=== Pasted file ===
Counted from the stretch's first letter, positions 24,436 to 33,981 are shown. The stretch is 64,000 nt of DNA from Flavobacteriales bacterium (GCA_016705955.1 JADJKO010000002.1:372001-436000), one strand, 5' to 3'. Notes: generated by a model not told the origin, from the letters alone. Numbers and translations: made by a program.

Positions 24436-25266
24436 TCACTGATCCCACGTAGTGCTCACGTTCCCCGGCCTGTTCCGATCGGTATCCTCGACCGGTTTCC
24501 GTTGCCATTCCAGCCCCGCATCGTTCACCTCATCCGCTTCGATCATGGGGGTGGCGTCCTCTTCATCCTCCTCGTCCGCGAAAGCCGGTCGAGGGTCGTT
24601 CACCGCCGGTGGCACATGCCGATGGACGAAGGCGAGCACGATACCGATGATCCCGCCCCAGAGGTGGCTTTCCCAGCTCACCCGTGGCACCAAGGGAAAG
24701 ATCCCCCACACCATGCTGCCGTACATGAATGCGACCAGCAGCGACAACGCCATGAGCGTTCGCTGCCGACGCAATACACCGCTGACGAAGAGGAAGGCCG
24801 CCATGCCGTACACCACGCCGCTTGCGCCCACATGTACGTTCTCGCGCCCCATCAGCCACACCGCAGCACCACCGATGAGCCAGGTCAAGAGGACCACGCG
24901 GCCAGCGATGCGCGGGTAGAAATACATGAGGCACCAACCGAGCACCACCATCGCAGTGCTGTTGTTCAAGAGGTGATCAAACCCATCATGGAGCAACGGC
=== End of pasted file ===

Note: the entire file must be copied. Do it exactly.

Counted from the stretch's first letter, positions 24,436 to 33,981 are shown. The stretch is 64,000 nt of DNA from Flavobacteriales bacterium (GCA_016705955.1 JADJKO010000002.1:372001-436000), one strand, 5' to 3'. Notes: generated by a model not told the origin, from the letters alone. Numbers and translations: made by a program.

Positions 24436-25266
24436 TCACTGATCCCACGTAGTGCTCACGTTCCCCGGCCTGTTCCGATCGGTATCCTCGACCGGTTTCC
24501 GTTGCCATTCCAGCCCCGCATCGTTCACCTCATCCGCTTCGATCATGGGGGTGGCGTCCTCTTCATCCTCCTCGTCCGCGAAAGCCGGTCGAGGGTCGTT
24601 CACCGCCGGTGGCACATGCCGATGGACGAAGGCGAGCACGATACCGATGATCCCGCCCCAGAGGTGGCTTTCCCAGCTCACCCGTGGCACCAAGGGAAAG
24701 ATCCCCCACACCATGCTGCCGTACATGAATGCGACCAGCAGCGACAACGCCATGAGCGTTCGCTGCCGACGCAATACACCGCTGACGAAGAGGAAGGCCG
24801 CCATGCCGTACACCACGCCGCTTGCGCCCACATGTACGTTCTCGCGCCCCATCAGCCACACCGCAGCACCACCGATGAGCCAGGTCAAGAGGACCACGCG
24901 GCCAGCGATGCGCGGGTAGAAATACATGAGGCACCAACCGAGCACCACCATCGCAGTGCTGTTGTTCAAGAGGTGATCAAACCCATCATGGAGCAACGGC